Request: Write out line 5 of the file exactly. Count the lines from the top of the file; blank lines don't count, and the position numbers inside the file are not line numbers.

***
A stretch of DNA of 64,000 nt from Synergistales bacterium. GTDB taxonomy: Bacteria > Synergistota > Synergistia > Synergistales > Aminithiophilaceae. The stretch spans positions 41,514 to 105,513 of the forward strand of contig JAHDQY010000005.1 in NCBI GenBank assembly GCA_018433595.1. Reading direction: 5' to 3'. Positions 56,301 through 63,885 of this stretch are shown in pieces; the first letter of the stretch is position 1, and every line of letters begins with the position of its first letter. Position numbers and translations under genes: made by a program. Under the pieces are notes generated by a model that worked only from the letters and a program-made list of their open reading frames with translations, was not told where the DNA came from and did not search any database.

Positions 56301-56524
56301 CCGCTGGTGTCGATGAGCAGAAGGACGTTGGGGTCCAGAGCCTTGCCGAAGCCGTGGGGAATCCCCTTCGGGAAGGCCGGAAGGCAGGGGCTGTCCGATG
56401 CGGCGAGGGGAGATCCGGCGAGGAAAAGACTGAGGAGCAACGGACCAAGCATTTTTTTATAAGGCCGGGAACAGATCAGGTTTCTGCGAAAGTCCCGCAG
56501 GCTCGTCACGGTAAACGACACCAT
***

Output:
56501 GCTCGTCACGGTAAACGACACCAT